The 1953 Philip K. Dick story "Adjustment Team" is not in the public domain—at least, that's what his estate says. But film studio Media Rights Capital claims otherwise. And now there's a legal kerfuffle over whether MRC should pay Dick's estate $500,000 for the story that the movie The Adjustment Bureau was based on.
According to the New York Times,
Mr. Dick's estate charged Media Rights Capital and others involved with "The Adjustment Bureau," which starred Matt Damon, with trying to avoid at least $500,000 in bonus payments by declaring Mr. Dick's original story, "Adjustment Team," to have been in the public domain. But, the suit says, they did so only after having repeatedly paid fees under purchase agreements for the story, and after tapping the Dick estate for promotional help.
George Nolfi, the film's director, producer and screenwriter, has owned the option on "Adjustment Team" since 2001, and the movie was funded by MRC. And one month after the film was released, MRC discovered that the film was in the public domain, based on the fact that the story was published in Orbit magazine in 1954.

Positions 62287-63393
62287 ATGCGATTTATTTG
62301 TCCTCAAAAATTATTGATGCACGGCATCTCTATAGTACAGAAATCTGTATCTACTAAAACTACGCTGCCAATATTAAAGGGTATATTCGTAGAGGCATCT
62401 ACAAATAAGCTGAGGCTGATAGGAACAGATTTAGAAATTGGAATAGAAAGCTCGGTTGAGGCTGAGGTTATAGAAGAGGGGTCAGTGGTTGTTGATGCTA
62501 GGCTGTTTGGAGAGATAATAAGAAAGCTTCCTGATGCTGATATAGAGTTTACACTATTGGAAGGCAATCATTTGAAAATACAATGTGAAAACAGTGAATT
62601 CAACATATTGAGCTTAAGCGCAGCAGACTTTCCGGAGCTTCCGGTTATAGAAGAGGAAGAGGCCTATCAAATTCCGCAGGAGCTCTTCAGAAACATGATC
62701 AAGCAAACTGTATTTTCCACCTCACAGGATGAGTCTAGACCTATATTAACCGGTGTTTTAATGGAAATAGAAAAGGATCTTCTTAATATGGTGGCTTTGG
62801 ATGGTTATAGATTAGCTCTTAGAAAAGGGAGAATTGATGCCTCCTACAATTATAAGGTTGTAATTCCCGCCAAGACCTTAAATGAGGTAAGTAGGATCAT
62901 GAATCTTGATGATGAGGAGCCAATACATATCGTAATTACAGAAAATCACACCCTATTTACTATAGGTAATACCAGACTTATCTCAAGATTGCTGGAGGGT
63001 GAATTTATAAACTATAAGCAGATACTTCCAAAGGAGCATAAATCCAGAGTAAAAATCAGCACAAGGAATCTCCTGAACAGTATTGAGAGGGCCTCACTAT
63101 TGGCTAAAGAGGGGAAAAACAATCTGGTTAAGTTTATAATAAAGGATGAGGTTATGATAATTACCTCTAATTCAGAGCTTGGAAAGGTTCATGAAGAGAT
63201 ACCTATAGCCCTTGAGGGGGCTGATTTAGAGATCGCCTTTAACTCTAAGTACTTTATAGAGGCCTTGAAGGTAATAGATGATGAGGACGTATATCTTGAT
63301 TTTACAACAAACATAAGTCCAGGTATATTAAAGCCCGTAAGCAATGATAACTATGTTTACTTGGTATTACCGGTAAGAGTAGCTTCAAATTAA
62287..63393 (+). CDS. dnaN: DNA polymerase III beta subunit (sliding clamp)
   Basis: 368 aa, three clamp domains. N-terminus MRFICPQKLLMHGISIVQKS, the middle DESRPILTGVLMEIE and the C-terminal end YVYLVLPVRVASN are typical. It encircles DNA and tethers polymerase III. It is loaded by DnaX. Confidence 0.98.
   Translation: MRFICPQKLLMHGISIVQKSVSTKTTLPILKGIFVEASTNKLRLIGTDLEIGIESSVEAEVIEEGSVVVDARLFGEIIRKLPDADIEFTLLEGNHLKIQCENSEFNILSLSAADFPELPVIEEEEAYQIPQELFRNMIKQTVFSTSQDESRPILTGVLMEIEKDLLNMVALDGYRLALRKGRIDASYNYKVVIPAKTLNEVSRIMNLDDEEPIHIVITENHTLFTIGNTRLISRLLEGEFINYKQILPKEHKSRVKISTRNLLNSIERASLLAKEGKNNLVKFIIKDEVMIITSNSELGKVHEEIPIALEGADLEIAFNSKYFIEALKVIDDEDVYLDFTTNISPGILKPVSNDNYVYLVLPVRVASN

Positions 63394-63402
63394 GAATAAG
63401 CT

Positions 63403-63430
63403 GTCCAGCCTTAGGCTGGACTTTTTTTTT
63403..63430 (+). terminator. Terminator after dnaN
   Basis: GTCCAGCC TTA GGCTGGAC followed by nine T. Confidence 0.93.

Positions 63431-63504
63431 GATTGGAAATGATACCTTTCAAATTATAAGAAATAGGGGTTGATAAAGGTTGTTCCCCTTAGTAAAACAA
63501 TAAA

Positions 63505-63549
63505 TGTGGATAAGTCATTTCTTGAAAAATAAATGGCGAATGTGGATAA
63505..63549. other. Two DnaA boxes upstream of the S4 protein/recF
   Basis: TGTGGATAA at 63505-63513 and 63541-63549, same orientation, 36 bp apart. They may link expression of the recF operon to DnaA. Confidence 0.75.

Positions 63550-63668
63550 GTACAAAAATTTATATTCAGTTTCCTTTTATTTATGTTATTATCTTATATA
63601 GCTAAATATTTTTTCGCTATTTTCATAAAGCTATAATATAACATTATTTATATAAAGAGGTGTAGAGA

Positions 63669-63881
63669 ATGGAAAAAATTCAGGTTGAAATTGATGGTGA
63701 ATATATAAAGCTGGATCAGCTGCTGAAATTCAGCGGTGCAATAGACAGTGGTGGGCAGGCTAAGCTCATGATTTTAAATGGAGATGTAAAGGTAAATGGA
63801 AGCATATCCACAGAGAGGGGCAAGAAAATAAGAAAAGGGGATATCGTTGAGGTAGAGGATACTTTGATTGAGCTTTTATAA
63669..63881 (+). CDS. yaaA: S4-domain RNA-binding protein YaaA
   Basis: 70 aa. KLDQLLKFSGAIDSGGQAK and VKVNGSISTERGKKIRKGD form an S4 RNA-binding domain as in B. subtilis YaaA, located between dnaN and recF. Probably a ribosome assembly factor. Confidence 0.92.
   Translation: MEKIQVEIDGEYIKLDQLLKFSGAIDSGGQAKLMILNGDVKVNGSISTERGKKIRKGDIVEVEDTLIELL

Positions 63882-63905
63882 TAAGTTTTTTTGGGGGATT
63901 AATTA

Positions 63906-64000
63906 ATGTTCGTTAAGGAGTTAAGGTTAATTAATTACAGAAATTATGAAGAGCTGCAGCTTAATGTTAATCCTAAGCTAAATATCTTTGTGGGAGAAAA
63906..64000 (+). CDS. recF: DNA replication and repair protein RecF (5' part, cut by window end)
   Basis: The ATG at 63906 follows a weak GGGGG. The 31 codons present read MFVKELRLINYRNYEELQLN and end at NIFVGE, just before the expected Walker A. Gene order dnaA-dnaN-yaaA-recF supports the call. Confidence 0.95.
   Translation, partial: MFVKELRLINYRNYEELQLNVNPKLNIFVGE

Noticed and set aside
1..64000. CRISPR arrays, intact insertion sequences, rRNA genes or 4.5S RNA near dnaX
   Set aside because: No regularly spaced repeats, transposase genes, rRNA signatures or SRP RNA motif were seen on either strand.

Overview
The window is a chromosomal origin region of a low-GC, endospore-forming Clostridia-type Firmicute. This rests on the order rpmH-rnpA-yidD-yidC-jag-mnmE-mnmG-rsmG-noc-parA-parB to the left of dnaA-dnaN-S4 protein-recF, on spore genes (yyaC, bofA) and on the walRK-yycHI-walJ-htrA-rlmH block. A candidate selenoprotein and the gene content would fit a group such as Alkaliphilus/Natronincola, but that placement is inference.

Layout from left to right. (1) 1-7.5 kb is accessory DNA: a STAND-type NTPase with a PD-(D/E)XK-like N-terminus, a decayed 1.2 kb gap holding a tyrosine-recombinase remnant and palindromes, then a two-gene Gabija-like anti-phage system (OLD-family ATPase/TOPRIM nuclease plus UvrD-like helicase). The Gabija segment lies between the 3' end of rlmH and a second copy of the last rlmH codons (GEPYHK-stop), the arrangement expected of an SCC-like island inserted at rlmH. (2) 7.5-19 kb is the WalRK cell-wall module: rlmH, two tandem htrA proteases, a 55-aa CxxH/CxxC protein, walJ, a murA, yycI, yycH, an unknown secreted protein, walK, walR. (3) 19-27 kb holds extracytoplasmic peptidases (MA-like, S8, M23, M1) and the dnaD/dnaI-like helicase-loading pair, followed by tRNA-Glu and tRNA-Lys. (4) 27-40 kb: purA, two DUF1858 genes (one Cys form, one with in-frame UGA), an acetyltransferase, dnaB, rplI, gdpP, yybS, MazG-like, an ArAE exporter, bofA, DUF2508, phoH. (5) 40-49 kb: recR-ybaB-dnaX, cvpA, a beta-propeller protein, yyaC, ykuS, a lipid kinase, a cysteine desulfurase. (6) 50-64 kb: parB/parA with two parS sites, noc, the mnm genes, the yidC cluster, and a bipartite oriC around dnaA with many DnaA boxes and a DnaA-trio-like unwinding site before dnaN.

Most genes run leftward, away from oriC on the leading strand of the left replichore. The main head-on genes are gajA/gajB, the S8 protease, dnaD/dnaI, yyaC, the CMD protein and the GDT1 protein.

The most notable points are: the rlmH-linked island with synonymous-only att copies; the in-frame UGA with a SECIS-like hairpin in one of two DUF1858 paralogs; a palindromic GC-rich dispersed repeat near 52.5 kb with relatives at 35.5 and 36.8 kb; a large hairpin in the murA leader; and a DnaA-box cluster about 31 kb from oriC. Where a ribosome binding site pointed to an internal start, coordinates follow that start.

This lawsuit isn't just over bonus payments: According to Variety, MRC "demanded the return of prior payments for the rights."
However, Dick's estate claims that the Orbit publication was unauthorized and that Dick had no knowledge of the publication. (Rights for the story were based on the 1973 collection The Book of Philip K. Dick.)
The New York Times notes that the lawyers representing Dick's estate are aware of the irony about a lawsuit over The Adjustment Bureau, which is about altering reality to change the future.
"Motivated solely by greed, defendants seek to establish themselves as the de facto 'Adjustment Bureau' of Hollywood," they write in the complaint. "Using heavy handed means, they seek to 'adjust' agreements entered into long-ago," and "even 'adjust' history so as to hoard any and all monies rightfully earned by the estate."
The Adjustment Bureau, which cost $50 million to make, earned a sweet $127 million at the box office.
Is the story in the public domain or not? That's up to the judge.